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U.S. Department of Health and Human Services

Animal & Veterinary

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Dr. Dunham Is New OMUMS Director at CVM

FDA Veterinarian Newsletter 2006 Volume XXI, No III

Dr. Bernadette Dunham is the new Director of the Office of Minor Use and Minor Species Animal Drug Development (OMUMS) at the Center for Veterinary Medicine (CVM). She succeeds Dr. Andrew Beaulieu, who will be retiring in early January 2007.

Dr. Dunham previously served as Deputy Director in CVM’s Office of New Animal Drug Evaluation. Immediately before coming to CVM in December 2002, Dr. Dunham was acting director of the American Veterinary Medical Association’s Government Relations Division in Washington, DC. In that position, Dr. Dunham represented the Association in a coalition of veterinary and animal drug industry groups that championed the MUMS legislation in Congress. She is a strong supporter of the Minor Use and Minor Species Animal Health Act of 2004 (MUMS Act).

Dr. Dunham has an extensive background in both human and animal medicine. She received her Doctor of Veterinary Medicine degree from Ontario Veterinary College, University of Guelph, Ontario, Canada. She has a Ph.D. in cardiovascular physiology from Boston University. She has worked as a practicing veterinarian in Canada. She also has been a research associate at Harvard Medical School, Boston, MA, and research assistant professor at Boston University.

She also served as the Director of Laboratory Animal Medicine and an Adjunct Professor of Pharmacology at the State University of New York Health Science Center, Syracuse, NY. Her research focused on the molecular regulation of cardiac gap junction proteins.

In addition, Dr. Dunham is an Adjunct Professor with the Department of Biomedical Sciences and Pathobiology at the Virginia-Maryland Regional College of Veterinary Medicine in Blacksburg, VA. She lectures on a variety of topics from emerging issues and opportunities in veterinary medicine to the role of consensus building in policy development.


In an interview with FDA Veterinarian, Dr. Dunham said the MUMS Act will help veterinarians as they treat many types of pets, wildlife, and zoo animals, as well as minor species food-producing animals. “Veterinarians want drugs available that they know are safe to use. They want to know the indications and the dosages that are appropriate to use,” she said. With so few approved drugs currently available for minor species, or for limited uses in major species, veterinarians often do not have legal access to the drugs they know will work. The MUMS Act and the provisions that CVM is implementing under its authority should go a long way to addressing that problem, she added.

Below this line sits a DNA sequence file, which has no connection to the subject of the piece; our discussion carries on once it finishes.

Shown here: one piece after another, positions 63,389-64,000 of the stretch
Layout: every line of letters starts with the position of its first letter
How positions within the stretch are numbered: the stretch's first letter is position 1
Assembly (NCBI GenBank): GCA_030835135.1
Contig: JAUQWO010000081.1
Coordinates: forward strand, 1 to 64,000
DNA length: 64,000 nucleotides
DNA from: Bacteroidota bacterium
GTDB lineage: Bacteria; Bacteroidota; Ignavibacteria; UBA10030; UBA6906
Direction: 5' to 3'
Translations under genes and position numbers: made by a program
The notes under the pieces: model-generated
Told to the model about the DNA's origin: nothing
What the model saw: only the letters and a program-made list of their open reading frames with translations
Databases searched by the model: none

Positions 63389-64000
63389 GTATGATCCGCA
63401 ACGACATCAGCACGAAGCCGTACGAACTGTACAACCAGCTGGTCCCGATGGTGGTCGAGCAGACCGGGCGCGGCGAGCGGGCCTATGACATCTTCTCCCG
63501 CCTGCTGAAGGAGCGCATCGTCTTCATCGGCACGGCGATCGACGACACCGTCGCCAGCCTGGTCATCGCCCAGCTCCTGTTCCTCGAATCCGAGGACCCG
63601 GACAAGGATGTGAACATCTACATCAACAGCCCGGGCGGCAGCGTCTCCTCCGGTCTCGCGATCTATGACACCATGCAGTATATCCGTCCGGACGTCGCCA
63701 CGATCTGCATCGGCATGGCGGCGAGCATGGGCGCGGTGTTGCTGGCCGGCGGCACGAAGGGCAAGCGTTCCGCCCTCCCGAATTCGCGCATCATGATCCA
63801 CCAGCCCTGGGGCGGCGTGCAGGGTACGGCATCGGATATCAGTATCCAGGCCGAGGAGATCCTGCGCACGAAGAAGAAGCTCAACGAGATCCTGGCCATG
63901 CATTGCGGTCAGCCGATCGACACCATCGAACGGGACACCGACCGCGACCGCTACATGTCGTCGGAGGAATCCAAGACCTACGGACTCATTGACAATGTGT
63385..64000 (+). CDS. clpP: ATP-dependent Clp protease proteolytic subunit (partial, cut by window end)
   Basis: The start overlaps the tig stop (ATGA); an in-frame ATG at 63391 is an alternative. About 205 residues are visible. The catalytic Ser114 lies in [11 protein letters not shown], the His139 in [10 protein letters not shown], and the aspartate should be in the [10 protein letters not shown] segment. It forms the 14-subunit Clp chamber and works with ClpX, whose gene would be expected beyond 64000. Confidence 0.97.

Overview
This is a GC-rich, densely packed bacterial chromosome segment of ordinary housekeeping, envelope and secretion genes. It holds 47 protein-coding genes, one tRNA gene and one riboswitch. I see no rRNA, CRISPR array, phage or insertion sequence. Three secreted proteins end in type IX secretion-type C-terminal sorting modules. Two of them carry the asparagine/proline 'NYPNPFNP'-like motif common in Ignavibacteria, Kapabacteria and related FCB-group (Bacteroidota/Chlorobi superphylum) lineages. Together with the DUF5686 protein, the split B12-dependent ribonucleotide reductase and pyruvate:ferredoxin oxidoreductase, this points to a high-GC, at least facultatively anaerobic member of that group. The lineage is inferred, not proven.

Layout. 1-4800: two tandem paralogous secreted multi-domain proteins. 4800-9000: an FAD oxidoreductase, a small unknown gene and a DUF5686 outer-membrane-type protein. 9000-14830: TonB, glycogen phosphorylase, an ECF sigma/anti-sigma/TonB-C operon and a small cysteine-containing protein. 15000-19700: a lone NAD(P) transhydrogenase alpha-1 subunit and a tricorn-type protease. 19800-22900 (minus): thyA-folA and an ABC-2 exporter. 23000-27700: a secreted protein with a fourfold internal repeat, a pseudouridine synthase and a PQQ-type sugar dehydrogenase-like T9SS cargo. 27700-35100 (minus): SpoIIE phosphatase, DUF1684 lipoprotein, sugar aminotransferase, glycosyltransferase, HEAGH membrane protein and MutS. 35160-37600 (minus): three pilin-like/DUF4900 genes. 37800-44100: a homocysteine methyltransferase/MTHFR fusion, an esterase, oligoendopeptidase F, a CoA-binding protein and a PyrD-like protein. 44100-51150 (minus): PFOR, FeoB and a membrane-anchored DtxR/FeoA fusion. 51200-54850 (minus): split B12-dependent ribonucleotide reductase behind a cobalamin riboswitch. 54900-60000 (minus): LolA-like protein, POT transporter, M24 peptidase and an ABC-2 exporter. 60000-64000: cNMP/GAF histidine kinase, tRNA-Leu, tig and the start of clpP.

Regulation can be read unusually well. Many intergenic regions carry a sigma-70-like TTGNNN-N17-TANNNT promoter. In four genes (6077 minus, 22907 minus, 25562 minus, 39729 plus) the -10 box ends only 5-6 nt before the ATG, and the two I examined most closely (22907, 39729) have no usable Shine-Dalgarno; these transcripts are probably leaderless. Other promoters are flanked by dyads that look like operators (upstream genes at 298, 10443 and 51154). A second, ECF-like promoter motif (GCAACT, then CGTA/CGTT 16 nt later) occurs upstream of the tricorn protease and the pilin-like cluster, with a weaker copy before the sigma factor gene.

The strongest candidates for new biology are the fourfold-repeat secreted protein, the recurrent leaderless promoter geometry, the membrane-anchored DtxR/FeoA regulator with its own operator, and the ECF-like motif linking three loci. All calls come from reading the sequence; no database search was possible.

Dr. Beaulieu and Dr. Meg Oeller of OMUMS, along with Dr. Jeff Punderson of CVM’s Policy and Regulations Staff, have already done a great deal of work to develop and implement the MUMS Act regulations, Dr. Dunham said. The next phase, which she will be most involved with, will be the finalization of the new regulations and execution of the new programs.

Dr. Dunham stated that Dr. Beaulieu is truly an icon at CVM, and he will be leaving some very large shoes for her to step into. “Having an opportunity to work directly with Dr. Beaulieu during the next few months before he retires will be an incredibly rewarding experience,” she said.

She is grateful for the wonderful support she has received from everyone at CVM and she is looking forward to the exciting work that the OMUMS will be embracing.

[Sidebar to article:]

Office of Minor Use and Minor Species Animal Drug Development

The Center for Veterinary Medicine’s (CVM) Office of Minor Use and Minor Species Animal Drug Development (OMUMS) was authorized under the Minor Use and Minor Species Animal Health Act of 2004 (MUMS Act). The office has the responsibility at CVM for implementing the provisions of the MUMS Act, which are designed to encourage the development and legal marketing of drugs for minor species and minor uses.

Minor species are any species except the major species, which are cattle, swine, chickens, turkeys, horses, dogs, and cats. Minor use drugs are for major species, for infrequent use and use in a limited number of animals. These markets have been underserved because drug sponsors are unwilling or unable to seek approvals for such products due to the limited return on investment.

Congress drafted the MUMS Act to provide incentives for drug companies to develop products for these underserved markets. The three major incentives of the MUMS Act are

  • Designation, which gives new MUMS products extended periods of market exclusivity and makes them eligible for grants and contracts
  • Conditional approval, which allows companies to market products for up to five years, after demonstrating safety and a reasonable expectation of effectiveness, while working to confirm effectiveness and achieve full approval; and
  • Indexing, which permits the legal marketing of unapproved new animal drugs for minor species following the Food and Drug Administration’s (FDA) acceptance of recommendations from external expert panels.

In addition to implementing the provisions of the MUMS Act, OMUMS is also responsible for liaison work with the U.S. Department of Agriculture’s minor species research program, NRSP-7, and serves as FDA’s resource for policy questions regarding minor use and minor species.


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